Habitat

When considering habitats of parasitic organisms, parasitologists make difference between microhabitats and macrohabitats. The microhabitat of a parasite species is an organ or a tissue in the host inhabited by parasite individuals. In broader sense, the whole host individual also could be recognized as a microhabitat. The macrohabitat of a parasite species is that place or environment where its hosts (final, intermediate, and paratenic) live.

The usual microhabitat of the adult tapeworms is the intestine of vertebrate animals. Only the species of the order Amphilinidea inhabit the body cavity of their final hosts (fishes and turtles). Some species of the order Cyclophyllidea occur in other parts of the digestive system (e.g., Cloacotaenia megalops [Hymenolepididae] lives in the cloaca of ducks, Thysanosoma actinioides [Thysanosomatidae] inhabits the bile ducts of ruminants, and Gastrotaenia cygni [Hymenolepididae] occurs under the horny lining of the gizzard of swans).

The intestine of vertebrate animals is not a homogeneous habitat. Its portions differ from each other by their content of nutrients, range of enzymes, pH, and structure of the intestinal wall. It is known for many cestode species that they can be found only in a certain portion of the intestine, e.g., in the duodenum or in the most posterior part (at the ileo-caecal junction). A detailed study on the distribution of the parasitic worms along the small intestine of grebes in Canada showed that each of four grebe species was parasitized by 9-17 tapeworm species. Some of these occurred in a high proportion of the intestine that could be interpreted as a broad tolerance for conditions along it. A quarter of cestode species, however, occupied portions no longer than 20% of the intestine length.

Tapeworm larvae have diverse locations in intermediate hosts. Species occurring in crustaceans or insects are usually in the body cavity. The members of the family Taeniidae are parasitic in carnivore mammals and humans and their larvae develop also in mammals. Depending on the cestode species, the larvae of taeniids can be situated in the liver, lungs, musculature, body cavity, brain, and mesentery, sometimes even in the eyes. The most typical locations of cestode larvae in fishes are the musculature, body cavity, and gall bladder.

Concerning the range of the final hosts of cestodes, it is not exaggerated to say that they are not recorded only in vertebrate species, which have not been examined. Only the Cy-clostomata (lampreys and hagfishes) have no cestode parasites.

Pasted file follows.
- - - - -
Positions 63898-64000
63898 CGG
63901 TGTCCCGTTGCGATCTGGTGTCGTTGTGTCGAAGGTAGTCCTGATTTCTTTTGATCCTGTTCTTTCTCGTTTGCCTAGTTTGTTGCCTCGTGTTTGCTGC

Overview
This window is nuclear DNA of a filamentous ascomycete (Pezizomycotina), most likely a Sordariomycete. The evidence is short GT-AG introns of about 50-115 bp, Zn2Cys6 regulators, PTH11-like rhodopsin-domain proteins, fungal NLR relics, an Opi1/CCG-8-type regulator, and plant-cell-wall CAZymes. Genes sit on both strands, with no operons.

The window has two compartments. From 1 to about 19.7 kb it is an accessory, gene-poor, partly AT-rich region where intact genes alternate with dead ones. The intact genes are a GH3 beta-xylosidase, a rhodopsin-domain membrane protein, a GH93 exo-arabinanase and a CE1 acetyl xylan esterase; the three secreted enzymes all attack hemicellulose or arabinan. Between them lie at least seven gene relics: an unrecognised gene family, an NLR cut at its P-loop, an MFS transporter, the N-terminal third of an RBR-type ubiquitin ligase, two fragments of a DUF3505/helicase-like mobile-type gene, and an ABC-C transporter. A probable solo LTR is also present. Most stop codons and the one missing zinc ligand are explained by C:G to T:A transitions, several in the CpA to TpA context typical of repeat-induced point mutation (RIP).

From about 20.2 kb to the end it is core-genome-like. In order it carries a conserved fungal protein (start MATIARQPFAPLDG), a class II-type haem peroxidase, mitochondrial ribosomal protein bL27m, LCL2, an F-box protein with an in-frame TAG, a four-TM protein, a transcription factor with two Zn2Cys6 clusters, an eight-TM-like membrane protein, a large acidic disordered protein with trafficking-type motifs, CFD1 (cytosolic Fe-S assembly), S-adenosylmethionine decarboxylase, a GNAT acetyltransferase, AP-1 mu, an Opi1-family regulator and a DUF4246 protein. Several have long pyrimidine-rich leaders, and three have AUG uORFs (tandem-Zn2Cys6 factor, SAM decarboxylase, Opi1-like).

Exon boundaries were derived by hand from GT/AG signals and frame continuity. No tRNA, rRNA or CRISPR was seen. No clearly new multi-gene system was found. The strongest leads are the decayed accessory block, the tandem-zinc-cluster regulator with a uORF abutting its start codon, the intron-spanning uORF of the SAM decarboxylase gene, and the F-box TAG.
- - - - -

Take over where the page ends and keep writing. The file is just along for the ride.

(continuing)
Each tapeworm species is characterized by its host spectrum. This phenomenon is usually marked as "parasite specificity to the host," or simply as "host specificity." Some cestode species are found in one vertebrate species only (oioxenous parasite species). A good example is Dollfusilepis hoploporus (Hymenolepididae). This worm lives in the great crested grebe (Podiceps cristatus) only, even in lakes where this host co-occurs with other grebe species. Other cestode species are found in a small group of related host species belonging to one genus or one family (stenoxenous parasite species) (e.g., Tatria biremis [Amabiliidae] occurs in Eurasia and America in three species of grebes). The majority of tapeworm species are stenoxenous. A few cestodes are euryxenous parasites, i.e., live in unrelated (phylogenetically distant) hosts. In the latter case, a prerequisite for the formation of such parasite-hosts associations is the convergence of the ecology (in terms of similar habitats and diets) of the hosts. An example for this can be Ligula intestinalis (Diphyllobothriidae) occurring as adult in birds of various orders: gulls of Charadriiformes, herons of Ciconiiformes, grebes of Podicipediformes, cormorants of Pelecaniformes, and mergansers of Anseriformes. However, the infective larvae of this parasite live in fishes of the family Cyprinidae only. Therefore, L. intestinalis is eu-ryxenous relative to the final hosts but stenoxenous relative to the second intermediate host.

A few tapeworm species are known that mature in invertebrate animals. Thus, Archigetes sieboldi, Archigetes limnodrili, and Archigetes iowensis (Caryophyllidea) can mature in the body cavity of freshwater annelids, and Diplocotyle olriki and Cyathocephalus truncatus (Spathebothriidea) in amphipod crustaceans. The same invertebrate groups are intermediate hosts of the two cestode orders. Alternatively, all these forms can mature in the intestine of fishes (final hosts). The life cycles with the participation of only one invertebrate host are considered secondarily simplified, allowing shortening time needed for maturation of worms in the final host. However, there are data showing that at least some of these species can live in water basins where appropriate fish final hosts are lacking.

Macrohabitats of tapeworms are diverse, from deep sea to high mountains and from tropical forests to tundra. There are even species living in extreme conditions (e.g., several species parasitizing flamingos, avocets, and plovers live as larvae in brine shrimps [Artemia spp.] in salinas. Such species is Flamingolepis liguloides [Hymenolepididae]).

Essentials of Human Physiology

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